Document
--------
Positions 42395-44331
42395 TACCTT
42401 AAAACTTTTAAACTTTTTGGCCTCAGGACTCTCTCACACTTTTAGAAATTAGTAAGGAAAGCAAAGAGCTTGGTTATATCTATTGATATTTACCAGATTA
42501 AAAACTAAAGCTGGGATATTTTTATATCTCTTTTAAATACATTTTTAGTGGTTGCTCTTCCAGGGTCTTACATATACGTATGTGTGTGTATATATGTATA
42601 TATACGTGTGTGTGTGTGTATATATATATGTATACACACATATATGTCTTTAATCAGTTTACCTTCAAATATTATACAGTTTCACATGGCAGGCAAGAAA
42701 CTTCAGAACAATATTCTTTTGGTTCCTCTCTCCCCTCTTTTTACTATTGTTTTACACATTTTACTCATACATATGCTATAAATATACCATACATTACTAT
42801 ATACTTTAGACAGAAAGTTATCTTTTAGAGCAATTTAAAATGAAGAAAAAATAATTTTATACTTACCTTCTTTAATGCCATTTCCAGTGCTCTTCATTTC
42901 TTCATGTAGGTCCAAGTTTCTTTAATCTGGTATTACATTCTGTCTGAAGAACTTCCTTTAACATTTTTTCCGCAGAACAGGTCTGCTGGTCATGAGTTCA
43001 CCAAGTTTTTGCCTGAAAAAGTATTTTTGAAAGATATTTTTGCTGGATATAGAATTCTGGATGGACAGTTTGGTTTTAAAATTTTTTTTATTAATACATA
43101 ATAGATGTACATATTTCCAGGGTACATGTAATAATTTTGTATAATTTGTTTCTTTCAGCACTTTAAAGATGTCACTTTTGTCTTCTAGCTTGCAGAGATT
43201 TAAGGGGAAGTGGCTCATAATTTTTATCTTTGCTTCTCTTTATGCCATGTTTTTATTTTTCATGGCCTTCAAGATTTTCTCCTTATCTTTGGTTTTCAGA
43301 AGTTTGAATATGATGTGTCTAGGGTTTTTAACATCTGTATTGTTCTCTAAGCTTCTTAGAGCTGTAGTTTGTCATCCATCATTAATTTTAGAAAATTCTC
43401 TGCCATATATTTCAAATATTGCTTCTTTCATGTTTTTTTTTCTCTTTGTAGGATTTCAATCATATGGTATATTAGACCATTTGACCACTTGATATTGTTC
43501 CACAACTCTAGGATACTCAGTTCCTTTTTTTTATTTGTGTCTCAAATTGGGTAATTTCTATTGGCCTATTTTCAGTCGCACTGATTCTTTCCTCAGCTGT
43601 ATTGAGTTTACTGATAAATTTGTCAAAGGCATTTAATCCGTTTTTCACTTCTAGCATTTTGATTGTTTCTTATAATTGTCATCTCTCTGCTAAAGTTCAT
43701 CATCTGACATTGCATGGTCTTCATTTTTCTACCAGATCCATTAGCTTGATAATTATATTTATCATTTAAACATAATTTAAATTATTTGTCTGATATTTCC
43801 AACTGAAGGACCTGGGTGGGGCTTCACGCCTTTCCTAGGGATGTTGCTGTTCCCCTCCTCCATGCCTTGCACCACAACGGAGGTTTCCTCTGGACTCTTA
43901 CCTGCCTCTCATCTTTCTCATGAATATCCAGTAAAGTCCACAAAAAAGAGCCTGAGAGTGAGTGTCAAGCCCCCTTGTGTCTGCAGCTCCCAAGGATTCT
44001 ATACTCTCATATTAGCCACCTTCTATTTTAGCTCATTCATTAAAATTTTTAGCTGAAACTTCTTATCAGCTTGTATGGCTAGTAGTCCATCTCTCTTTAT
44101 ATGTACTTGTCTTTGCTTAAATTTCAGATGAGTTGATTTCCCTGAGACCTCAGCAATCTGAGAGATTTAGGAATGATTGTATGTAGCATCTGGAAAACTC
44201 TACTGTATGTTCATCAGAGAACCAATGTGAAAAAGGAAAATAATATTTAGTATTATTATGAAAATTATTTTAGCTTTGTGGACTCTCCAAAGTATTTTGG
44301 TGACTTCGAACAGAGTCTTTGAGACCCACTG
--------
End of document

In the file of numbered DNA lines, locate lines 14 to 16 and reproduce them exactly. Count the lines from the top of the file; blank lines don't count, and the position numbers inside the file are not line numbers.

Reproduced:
43501 CACAACTCTAGGATACTCAGTTCCTTTTTTTTATTTGTGTCTCAAATTGGGTAATTTCTATTGGCCTATTTTCAGTCGCACTGATTCTTTCCTCAGCTGT
43601 ATTGAGTTTACTGATAAATTTGTCAAAGGCATTTAATCCGTTTTTCACTTCTAGCATTTTGATTGTTTCTTATAATTGTCATCTCTCTGCTAAAGTTCAT
43701 CATCTGACATTGCATGGTCTTCATTTTTCTACCAGATCCATTAGCTTGATAATTATATTTATCATTTAAACATAATTTAAATTATTTGTCTGATATTTCC